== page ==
It was bound to happen at some point, and burning matchstick art is currently having its moment in the spotlight. While we’ve previously seen projects including a 5,000-matchstick chain and a 10,000-stick flaming skull, we’ve never seen something as bonkers (or as flammable) like this:
Earlier this year, burning matchstick art creator Mokso built a fire domino volcano consisting of 17,342 matchsticks. By laying down the matches in a circular order around a cardboard toilet paper roll, he was able to create a hollow outer shell. He filled up the inside of the volcano with matches and poured a handful of matchheads into the cardboard roll to give it a more explosive effect. The resulting, highly-flammable piece took him 25 hours to make and was an inferno in an open field. Despite the damage it did to the ozone layer, the inside of the volcano remained largely unburned and didn’t produce the kind of explosion Mokso wanted.
Fast forward to April 2019 and Mokso has improved his matchstick volcano design. Instead of setting all the matchheads on the outer portion of the volcano, Mokso alternates between setting a few matchheads outside and some inside the volcano.
To add to the explosive effect, he also drills a bunch of holes under the base of the volcano so oxygen can flow freely throughout the inside.
Just like the previous volcano, Mokso creates a small opening for the initial matchstick flame to pass through. This time, the opening is much smaller, and the inside is filled to the brim with matchheads rather than matchsticks.
He continues making the outer layer of the volcano, leaving just a small gap on the top for more matchheads to be added. Before doing so, however, he drills additional holes in the volcano to allow even more oxygen to pass through. Finally, he fills up the hole with the final few matches and prepares to light it up.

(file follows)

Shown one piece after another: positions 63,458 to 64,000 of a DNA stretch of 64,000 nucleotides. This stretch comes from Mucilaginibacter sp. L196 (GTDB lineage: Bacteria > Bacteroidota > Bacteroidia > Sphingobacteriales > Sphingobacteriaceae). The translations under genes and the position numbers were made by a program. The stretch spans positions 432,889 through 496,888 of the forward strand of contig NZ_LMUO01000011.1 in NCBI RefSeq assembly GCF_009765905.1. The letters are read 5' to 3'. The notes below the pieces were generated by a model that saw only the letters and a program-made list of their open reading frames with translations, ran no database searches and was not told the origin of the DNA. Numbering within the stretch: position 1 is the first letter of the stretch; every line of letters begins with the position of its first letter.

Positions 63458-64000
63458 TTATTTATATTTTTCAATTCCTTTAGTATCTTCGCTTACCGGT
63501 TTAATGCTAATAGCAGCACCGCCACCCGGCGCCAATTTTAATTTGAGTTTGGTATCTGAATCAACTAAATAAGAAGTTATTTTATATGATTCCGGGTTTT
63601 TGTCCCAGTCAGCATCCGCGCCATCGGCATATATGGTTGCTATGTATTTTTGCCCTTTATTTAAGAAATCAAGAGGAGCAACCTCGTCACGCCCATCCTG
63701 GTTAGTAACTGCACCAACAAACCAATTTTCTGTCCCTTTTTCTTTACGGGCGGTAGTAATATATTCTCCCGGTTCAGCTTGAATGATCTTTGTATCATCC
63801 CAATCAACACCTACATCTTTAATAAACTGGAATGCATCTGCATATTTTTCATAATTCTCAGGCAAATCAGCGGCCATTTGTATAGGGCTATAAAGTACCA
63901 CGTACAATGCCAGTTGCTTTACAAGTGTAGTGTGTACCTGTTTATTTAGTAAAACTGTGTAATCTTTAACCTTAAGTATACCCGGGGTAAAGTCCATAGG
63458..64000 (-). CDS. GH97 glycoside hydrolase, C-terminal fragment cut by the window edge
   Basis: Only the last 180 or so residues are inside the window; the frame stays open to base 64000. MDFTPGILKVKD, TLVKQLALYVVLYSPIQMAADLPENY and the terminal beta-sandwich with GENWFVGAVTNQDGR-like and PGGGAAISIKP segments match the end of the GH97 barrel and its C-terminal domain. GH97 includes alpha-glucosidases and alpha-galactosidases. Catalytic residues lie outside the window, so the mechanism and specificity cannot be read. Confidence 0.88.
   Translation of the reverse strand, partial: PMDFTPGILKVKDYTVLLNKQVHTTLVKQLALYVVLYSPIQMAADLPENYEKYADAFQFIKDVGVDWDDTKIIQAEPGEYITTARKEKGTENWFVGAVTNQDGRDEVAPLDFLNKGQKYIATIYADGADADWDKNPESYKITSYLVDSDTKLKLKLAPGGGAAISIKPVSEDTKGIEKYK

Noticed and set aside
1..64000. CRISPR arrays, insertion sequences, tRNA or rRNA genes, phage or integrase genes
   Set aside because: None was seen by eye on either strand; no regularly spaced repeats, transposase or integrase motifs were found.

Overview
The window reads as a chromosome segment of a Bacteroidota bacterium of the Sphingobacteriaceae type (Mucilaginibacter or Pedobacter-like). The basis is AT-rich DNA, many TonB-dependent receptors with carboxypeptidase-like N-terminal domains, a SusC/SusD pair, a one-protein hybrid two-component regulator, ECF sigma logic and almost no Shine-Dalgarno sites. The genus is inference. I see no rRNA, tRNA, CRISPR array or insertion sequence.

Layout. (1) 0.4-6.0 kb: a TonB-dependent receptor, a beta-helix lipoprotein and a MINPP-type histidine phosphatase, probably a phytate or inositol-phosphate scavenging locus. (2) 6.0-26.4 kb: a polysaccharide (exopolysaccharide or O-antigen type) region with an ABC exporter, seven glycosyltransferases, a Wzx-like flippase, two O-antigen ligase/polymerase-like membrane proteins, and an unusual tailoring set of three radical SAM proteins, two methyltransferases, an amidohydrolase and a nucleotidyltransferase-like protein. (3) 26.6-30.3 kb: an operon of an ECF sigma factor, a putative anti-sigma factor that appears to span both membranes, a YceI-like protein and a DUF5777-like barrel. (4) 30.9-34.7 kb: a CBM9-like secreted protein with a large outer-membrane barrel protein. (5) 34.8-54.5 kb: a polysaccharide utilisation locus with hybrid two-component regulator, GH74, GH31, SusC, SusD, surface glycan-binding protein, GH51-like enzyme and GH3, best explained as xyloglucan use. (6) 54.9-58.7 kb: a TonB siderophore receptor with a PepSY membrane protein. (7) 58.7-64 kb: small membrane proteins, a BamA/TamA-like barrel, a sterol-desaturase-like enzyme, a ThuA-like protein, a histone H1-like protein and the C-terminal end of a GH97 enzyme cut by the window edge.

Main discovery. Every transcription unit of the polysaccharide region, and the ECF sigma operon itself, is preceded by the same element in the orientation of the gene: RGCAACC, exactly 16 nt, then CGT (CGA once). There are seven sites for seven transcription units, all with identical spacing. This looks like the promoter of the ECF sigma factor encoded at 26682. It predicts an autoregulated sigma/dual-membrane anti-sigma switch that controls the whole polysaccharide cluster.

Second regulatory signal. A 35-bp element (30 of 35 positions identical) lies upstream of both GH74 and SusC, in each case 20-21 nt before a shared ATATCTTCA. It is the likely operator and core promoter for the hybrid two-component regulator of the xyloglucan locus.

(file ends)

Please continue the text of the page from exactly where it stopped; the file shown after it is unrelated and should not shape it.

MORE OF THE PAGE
In total, the volcano consists of 52,000 matches and cost Mokso roughly $100 to build—not including his time. It took him 94 hours to make the entire video—which included 60 hours for creating the volcano, 15 hours just cutting matches in half, 3 hours for prepping the burning scene, 1 hour to record it, 4 hours just to find the right music (!), 7 hours of video editing, 3 hours of upload time, and 1 hour making the thumbnail.
Since the initial lighting ended up being a dud, Mokso lights the volcano manually from above. Not two seconds pass and the volcano turns into a towering inferno; spouting both flame and burning matchsticks skyward.
The explosion is to Mokso’s liking, as it burns through the entire volcano leaving not even the insides unscathed.